So, a small, relatively insignificant item suddenly becomes a big discovery! Although silver matchbox slip covers are not unusual in English and American antique silver, Chinese Export Silver versions are believed by some to be opium-smoking accessories within the more gentrified users.

The only example of a “Monteith” bowl I’ve seen by a Chinese Export Silver maker is this superb bowl by the Shanghai maker Luen Wo, circa 1890. It is wonderfully decorated with a repoussé work coastal scene with characters and a shaped finely pierced rim with swirling dragons chasing pearls.

Once again, a Monteith is such a specific object that this, too, is almost certainly a commissioned piece. Historically, as a form, Monteith-style bowls date back to the 17th century. Their scalloped rims are so designed as to allow stemmed wine cups to be suspended by the foot and chilled in iced water contained in the bowl. The name “Monteith” is believed to have come from an eccentric Scot who wore a cloak with a scalloped hem. This particular piece, though, is a fine example of how Chinese Export Silver makers were able to adapt an essentially European form and object and decorate it in the high Chinese style.

This silver matchbox slip covers are not unusual in English and American antique silver, Chinese Export Silver ones are believed by some to be opium-smoking accessories within the more gentrified users.

The only example of a “Monteith” bowl I’ve seen by a Chinese Export Silver maker is this superb bowl by the Shanghai maker Luen Wo, circa 1890.

Chinese Export Silver tot beakers are also not rare, but when I was presented with a photo of it, the maker’s mark was something I had to research. This is how I discovered the maker Wan-Pao, who’s maker was next to a mark “Tsingtau.”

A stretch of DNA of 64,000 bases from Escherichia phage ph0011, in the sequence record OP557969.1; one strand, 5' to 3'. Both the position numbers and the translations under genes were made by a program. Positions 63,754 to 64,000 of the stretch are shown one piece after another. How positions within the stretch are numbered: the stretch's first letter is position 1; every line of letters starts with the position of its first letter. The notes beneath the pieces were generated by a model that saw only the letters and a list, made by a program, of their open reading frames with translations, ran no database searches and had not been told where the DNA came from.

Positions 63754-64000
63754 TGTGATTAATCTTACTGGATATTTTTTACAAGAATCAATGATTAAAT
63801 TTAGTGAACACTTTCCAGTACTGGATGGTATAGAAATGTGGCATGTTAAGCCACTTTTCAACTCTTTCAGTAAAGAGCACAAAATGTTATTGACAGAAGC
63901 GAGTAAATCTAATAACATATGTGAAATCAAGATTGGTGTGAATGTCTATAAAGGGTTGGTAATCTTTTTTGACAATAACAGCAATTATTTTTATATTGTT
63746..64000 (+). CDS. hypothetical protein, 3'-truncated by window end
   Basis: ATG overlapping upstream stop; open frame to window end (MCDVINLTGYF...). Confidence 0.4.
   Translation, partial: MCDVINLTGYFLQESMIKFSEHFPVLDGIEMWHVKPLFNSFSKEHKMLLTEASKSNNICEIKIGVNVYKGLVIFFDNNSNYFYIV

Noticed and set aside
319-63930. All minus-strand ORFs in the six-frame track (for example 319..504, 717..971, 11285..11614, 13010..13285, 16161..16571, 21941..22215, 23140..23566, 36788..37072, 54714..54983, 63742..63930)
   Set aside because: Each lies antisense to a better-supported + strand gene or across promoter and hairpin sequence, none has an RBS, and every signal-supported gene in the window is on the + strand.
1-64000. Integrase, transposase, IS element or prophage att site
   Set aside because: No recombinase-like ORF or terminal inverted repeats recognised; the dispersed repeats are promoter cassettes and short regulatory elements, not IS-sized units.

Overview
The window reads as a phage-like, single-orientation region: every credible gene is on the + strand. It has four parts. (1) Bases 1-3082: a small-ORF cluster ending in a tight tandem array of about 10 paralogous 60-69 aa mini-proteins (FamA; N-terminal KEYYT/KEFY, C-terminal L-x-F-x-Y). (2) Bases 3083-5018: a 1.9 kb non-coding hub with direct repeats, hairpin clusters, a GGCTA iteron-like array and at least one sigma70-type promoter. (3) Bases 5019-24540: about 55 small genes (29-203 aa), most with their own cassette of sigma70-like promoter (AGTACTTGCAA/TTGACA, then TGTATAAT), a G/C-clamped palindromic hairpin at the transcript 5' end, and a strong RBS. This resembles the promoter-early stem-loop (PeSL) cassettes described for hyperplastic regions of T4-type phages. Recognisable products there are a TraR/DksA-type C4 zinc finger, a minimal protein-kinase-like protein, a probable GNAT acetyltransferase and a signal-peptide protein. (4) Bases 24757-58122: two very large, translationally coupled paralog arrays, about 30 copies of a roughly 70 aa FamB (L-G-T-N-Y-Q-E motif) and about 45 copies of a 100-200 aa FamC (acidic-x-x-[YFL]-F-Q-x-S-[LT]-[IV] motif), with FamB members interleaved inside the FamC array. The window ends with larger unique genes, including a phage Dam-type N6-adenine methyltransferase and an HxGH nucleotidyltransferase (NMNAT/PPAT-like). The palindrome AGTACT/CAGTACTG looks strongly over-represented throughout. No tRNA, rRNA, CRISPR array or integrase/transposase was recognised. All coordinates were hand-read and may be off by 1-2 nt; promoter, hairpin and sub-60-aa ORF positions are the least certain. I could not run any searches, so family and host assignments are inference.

Chinese Export Silver tot beakers are also not rare, but when I was presented with a photo of it, the maker’s mark was something I had to research. This is how I discovered the maker Wan-Pao, who’s maker was next to a mark “Tsingtau.”

Through my research I learned that “Tsingtau” was the German Romanization of the city name “Qīngdǎo.” Not only was the maker a new discovery for me, but what makes Qīngdǎo interesting is that it was a German concession renamed Tsingtau from 1898-1914. Wan-Pao is unusual in as much as it was making silver in the high Chinese style specifically for the German market.

The headline of this article contains the word “agonies,” and I’m sure this intrigues many people as to why. When a mystery item or maker presents itself, researching it is usually far from straight forward. The China Trade in general was not particularly well-documented; the Chinese themselves were historically systems- and documentation-averse. Much of the trade conducted between the foreign merchants and the Cohong was so convoluted, it was almost certainly not something they would have relished being documented. Private travel journals, editorial articles in China-centric magazines of the time (of which there were surprisingly quite a few) and individual ships’ manifests are the main source of information and discovery. It takes a good deal of searching. A fair amount of hair-pulling and a reasonable degree of being in the right place at the right time to often solve a Chinese Export Silver mystery!

It is in the mysteries that the information is usually buried awaiting discovery.


“Such is the essential mystery”

— LaoZi (600 BC-531 BC), Chinese philosopher, a contemporary of Confucius and founder of Taoism, is the author of “Tao Te Ching.


Acknowledgments to Danny Cheng in Hong Kong for his translation skills;

To Skinner Auctioneers, Boston; Robert H Bezuijen at Marani Fine Art, Melbourne, Australia; Adam Partridge Auctioneers, UK; George Glastris, Chicago; and Linda Berman, Glasgow;

Unless otherwise stated, all images are from the www.chinese-export-silver.com archive, managed by Christopher Hunter at www.eleven38photography.co.uk.


Adrien von Ferscht is an Honorary Research Fellow at University of Glasgow’s Scottish Centre for China Research and also works with museums and universities around the world. His ever-expanding website, Chinese Export Silver, is the largest online information resource on the subject. Adrien recently released “Catalogue of Chinese Export Makers’ Marks,” the largest reference work for makers’ marks ever published. You can e-mail Adrien at avf@chinese-export-silver.com.